In a year already marked by the steep ascent of urban poets Kanye West and Dizzee Rascal, who’d have guessed one of the more talked-about rap acts would be a trio of white chicks from Long Island? Northern State–Hesta Prynn, DJ Sprout, and Guinea Love (Julie Goodman, Robyn Goodmark, and Correne Spero to their parents)–have been hailed as the distaff heirs to the Beastie Boys, at least among the indie-rock masses who’re their natural constituency. The wild ride began when Robert Christgau gave their 2002 debut EP, Hip Hop You Haven’t Heard–originally recorded as a demo–a four-star review in Rolling Stone. A steady stream of enthusiastic press (plus a healthy backlash) followed the release of last year’s eight-song Dying in Stereo (StarTime), culminating in a major-label deal. The group’s Columbia debut is set to appear in the spring and will include production from DJ Muggs, Pete Rock, and the Roots’ ?uestlove, among others. At a glance Northern State look like a novelty act, but there’s more to their music. Showing a dedicated (if somewhat recidivist) allegiance to old-school aesthetics and dropping frequently politicized rhymes studded with upper-middlebrow name checks (Dorothy Parker, Nigella Lawson), they’ve been well received as openers for De La Soul and the Donnas. DJ Frier Tuck opens. Wednesday, March 3, 10:30 PM, Empty Bottle, 1035 N. Western; 773-276-3600.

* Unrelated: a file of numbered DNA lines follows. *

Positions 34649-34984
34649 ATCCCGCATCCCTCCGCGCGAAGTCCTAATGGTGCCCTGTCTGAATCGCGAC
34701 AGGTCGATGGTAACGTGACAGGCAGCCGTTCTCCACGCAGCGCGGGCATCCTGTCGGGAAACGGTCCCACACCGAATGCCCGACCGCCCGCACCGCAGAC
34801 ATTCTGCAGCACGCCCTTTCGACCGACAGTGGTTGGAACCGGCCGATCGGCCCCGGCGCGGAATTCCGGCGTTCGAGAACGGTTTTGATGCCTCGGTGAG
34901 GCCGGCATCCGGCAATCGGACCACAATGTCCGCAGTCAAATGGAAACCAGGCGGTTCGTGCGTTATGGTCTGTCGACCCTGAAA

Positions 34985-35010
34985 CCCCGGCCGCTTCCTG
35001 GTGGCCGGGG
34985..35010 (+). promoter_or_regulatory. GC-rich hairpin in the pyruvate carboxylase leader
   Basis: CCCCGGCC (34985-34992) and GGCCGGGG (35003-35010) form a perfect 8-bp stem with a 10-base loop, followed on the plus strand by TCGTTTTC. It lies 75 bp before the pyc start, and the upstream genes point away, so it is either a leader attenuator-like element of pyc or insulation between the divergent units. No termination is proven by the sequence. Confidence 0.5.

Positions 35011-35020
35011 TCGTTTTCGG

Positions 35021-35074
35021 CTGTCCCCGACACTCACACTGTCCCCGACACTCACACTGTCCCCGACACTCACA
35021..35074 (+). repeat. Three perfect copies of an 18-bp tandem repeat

Art accompanying story in printed newspaper (not available in this archive): photo/Rayon.